More conflict that’ll soon be forgotten: When al-Shabaab gunmen attacked Garissa University in northeast Kenya last Thursday, April 2, they killed at least 149 people according to the official Twitter account of Kenya’s National Disaster Operation Centre and Kenyan media reports. Authorities said that they had targeted mainly Christians.
Approximately 815 students are enrolled at Garissa University College according to an April 2 CNN article. Of the 815 students, 500 have been evacuated. Approximately 21 percent of the students at the college were murdered during the al-Shabaab attack. If 21 percent of VCU’s student body was murdered, the total would ramp up to more than 6,500 casualties. The analogy is there to make a substantial point: While it is not our community, our state or even our nation, the students were a large part of their Kenyan community, and thus a substantial part of the global community.
While al-Shabaab is a name that may be unfamiliar to the majority of the American public, this is definitely not the first time they were the cause of mass death in Africa. In September 2013, the militant group attacked Westgate, a shopping mall in Nairobi, killing 67 people.
Reports of this attack will pass silently through the night, as quickly as Boko Haram’s Jan. 3 attack on the Nigerian town of Baga which resulted in nearly 2,000 casualties. Mainstream media outlets will resume covering the Iranian nuclear deals and the American public will continue to saturate themselves with pop-culture pornography.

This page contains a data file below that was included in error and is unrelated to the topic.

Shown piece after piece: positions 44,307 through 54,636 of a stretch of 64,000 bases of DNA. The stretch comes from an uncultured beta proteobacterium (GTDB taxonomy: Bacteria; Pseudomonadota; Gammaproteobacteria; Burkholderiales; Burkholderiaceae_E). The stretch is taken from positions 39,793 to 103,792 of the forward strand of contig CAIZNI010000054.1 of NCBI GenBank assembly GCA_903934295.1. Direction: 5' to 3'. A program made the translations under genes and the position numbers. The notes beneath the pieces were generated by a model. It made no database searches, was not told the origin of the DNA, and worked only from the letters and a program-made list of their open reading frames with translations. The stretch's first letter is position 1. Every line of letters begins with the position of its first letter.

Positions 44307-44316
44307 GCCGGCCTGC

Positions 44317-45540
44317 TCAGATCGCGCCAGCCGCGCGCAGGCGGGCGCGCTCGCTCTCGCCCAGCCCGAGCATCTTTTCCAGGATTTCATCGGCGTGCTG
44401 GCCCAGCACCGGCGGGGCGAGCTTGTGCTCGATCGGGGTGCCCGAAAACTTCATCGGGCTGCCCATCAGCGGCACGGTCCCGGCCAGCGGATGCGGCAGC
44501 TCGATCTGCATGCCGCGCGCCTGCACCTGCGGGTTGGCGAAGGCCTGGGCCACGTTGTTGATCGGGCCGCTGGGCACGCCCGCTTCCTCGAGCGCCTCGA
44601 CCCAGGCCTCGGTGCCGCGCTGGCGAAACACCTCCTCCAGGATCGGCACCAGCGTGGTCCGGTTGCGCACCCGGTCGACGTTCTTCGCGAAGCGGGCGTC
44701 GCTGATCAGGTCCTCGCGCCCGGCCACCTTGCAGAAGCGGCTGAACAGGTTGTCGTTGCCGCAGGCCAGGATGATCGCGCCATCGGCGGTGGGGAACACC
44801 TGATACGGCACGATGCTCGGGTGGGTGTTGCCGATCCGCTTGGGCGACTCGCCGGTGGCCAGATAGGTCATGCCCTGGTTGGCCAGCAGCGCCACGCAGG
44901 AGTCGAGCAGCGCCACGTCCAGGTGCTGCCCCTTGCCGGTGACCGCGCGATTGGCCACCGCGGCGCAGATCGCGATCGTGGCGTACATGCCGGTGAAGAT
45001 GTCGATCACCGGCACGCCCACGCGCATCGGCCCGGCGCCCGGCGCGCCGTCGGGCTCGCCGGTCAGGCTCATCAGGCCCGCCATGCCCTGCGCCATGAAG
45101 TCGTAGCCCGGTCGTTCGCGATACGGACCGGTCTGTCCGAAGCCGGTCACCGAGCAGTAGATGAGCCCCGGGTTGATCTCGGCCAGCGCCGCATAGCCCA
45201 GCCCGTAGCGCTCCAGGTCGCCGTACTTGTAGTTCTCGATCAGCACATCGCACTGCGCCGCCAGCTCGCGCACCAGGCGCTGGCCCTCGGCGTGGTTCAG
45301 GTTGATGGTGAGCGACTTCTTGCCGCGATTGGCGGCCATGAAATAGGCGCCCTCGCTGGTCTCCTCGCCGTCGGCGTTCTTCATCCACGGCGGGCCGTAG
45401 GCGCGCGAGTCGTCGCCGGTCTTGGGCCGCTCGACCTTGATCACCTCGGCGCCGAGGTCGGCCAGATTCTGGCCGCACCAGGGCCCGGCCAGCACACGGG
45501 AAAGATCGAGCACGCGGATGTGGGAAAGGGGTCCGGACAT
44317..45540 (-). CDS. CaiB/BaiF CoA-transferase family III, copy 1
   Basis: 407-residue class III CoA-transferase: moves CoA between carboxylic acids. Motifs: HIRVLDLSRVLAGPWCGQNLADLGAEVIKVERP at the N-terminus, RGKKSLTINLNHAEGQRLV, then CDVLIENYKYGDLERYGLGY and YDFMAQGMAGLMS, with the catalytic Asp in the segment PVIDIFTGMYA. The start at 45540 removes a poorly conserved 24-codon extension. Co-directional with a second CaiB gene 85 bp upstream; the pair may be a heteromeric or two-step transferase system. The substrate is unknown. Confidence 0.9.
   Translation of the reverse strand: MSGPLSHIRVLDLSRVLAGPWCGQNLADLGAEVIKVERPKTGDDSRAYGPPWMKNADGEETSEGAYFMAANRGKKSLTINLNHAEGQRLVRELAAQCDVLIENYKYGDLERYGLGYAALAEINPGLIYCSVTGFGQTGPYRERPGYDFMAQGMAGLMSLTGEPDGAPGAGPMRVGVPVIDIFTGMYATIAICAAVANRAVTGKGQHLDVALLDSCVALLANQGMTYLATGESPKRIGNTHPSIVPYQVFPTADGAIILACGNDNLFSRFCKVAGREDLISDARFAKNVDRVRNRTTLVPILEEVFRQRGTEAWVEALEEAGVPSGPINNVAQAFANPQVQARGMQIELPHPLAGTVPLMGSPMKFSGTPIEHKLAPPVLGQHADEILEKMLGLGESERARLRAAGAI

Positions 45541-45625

As I’ve said before, lives lost in Africa deserve more than a subtle nod by saying “this needs to stop.” Unfortunately as a U.S. student, that’s all I can offer. Attacks like this will continue to receive little airplay in mainstream media because it’s neither proximate nor unusual. The perception of Africa from an American mindset is that violence is just the nature of that continent and there’s nothing you or I could do about the barbaric actions of those militant groups.
The average homicide rate per 100,000 people in the U.S. between 2010 and 2012 was five according to The World Bank. Per 100,000 people in Kenya the same rate was six. You can’t maintain that perception when the rate of violence is relatively similar between the two countries.
We can’t continue to take our freedom of religion for granted as al-Shabaab militants, ISIS and any other militant group in foreign countries continue to kill those who don’t follow their misguided version of Islam. This attack should matter more than figuring it’s something that happened in a foreign land seemingly as far away from the U.S. as Mars is to Earth. It should be something that affects the global community.
It should be our moral responsibility as a nation to fight for the freedom of religion internationally. No one’s willing to put their foot down though and say enough is enough. It’s a haunting aspect of the fatigue our country is currently recovering from, having been in multiple Middle Eastern wars over the last 14 years.